Once sold, the wool begins its journey to becoming fabric. There are several steps in this pipeline
Scouring – Carbonising
The wool is cleaned removing grease (lanolin), vegetable matter (sticks, grass), and dirt (sand, soil).
Some wool lots require carbonising, involving an additional treatment with diluted sulphuric acid and placing in a very hot oven; the acid attaches to the vegetable matter and in the drying oven this becomes dry and brittle.
The wool is passed through rollers which crush the dry vegetable matter, leaving only clean wool behind.
Carding – Combing
These processes prepare wool for spinning.
Carding removes tangles by passing the clean wool over sets of short wire teeth to open, straighten, and separate the fibres into a uniform mass. The result – a long rope of wool – can be referred to as a combed sliver.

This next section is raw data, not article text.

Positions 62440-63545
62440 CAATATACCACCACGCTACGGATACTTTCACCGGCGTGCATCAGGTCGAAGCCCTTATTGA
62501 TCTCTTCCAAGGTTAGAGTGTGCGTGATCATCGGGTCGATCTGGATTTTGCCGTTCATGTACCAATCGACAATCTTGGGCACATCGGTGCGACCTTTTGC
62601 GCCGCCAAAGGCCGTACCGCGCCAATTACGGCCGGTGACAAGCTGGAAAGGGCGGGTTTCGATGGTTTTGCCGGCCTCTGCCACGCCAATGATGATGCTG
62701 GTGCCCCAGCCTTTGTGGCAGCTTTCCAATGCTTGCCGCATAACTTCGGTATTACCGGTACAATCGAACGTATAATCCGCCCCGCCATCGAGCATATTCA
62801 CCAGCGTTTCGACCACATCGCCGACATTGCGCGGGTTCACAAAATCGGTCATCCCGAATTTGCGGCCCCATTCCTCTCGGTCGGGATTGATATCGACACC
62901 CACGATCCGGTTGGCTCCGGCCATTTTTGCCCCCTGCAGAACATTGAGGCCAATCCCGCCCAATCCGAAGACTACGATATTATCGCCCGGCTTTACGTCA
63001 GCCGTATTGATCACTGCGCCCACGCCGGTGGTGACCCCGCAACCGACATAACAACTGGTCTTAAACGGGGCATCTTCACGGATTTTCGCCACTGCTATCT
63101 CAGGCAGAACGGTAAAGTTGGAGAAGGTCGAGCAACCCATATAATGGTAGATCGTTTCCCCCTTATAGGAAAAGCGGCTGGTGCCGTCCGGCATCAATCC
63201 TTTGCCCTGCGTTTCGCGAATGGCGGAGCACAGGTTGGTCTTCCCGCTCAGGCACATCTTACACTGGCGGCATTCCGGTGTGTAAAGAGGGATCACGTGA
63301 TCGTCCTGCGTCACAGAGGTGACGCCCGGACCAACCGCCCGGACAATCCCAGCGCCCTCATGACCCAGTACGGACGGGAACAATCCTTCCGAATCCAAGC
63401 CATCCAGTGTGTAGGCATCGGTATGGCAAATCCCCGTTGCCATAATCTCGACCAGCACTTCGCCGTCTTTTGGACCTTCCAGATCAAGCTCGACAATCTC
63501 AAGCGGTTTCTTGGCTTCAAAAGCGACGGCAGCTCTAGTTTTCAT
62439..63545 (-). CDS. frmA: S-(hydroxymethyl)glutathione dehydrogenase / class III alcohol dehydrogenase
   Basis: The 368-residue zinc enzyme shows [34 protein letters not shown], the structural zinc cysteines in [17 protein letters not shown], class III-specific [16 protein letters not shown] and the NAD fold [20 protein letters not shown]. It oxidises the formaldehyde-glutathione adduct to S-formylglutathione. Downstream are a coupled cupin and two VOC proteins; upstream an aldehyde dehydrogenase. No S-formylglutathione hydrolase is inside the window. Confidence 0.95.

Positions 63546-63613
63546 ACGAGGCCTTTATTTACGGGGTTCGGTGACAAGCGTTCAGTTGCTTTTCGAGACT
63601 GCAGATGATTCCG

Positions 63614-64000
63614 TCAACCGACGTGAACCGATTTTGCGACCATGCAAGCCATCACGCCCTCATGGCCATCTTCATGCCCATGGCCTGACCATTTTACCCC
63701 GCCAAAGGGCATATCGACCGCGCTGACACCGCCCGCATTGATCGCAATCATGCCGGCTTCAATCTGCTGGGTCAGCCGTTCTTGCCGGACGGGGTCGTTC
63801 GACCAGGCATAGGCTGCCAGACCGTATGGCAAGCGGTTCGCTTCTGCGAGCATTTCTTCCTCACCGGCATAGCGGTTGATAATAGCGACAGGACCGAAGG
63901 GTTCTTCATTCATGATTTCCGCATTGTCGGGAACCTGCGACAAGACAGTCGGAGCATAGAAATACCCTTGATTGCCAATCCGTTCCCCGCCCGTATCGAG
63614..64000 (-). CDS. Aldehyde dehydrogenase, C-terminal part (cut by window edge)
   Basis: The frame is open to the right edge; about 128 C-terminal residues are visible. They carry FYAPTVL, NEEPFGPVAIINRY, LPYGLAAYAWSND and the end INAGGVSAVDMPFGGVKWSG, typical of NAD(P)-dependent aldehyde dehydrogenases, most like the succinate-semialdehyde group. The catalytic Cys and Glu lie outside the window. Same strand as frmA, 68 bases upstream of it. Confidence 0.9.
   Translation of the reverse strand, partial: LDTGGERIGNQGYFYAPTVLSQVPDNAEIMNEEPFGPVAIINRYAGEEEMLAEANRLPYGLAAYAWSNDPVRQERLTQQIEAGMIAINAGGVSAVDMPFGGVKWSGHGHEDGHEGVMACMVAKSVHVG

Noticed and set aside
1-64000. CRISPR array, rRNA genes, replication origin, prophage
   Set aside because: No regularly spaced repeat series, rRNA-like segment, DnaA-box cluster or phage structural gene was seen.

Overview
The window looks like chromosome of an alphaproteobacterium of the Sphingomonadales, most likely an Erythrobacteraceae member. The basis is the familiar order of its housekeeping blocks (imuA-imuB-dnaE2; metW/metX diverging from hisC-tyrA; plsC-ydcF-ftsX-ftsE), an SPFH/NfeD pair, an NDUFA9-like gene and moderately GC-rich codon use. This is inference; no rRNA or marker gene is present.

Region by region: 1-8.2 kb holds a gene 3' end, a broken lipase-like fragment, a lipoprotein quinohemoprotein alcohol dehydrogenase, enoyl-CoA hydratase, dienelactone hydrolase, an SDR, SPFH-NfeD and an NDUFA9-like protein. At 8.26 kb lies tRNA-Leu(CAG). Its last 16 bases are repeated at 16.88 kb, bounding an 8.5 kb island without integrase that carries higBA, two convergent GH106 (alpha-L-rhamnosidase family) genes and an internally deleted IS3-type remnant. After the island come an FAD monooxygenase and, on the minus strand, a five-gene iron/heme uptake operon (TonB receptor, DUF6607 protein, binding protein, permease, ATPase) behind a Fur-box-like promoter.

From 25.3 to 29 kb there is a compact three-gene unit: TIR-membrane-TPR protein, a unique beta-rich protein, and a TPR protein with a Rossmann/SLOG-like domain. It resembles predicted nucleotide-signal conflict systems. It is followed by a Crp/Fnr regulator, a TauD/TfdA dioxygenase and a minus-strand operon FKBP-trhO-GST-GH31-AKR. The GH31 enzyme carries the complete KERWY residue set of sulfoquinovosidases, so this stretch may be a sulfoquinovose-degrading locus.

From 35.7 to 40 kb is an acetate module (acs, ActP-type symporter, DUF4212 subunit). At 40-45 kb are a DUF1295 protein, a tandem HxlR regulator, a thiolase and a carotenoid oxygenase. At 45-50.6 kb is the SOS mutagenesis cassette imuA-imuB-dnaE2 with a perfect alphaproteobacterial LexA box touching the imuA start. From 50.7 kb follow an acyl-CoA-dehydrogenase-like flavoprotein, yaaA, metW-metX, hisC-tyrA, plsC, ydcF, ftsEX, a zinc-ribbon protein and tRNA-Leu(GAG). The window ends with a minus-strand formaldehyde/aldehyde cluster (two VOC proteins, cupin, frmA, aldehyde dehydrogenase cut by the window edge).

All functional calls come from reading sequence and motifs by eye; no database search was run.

Carded fibres are generally used for producing woollen yarn.
Combing separates out the fibres of the wool through long metal teeth or tines.
The fibres become aligned and parallel to each other. Fibres that are too short, noils, are removed by this process.
The sliver will be wound into a ball and this is known as wool top.
This preparation is generally used in preparation for making a worsted yarn.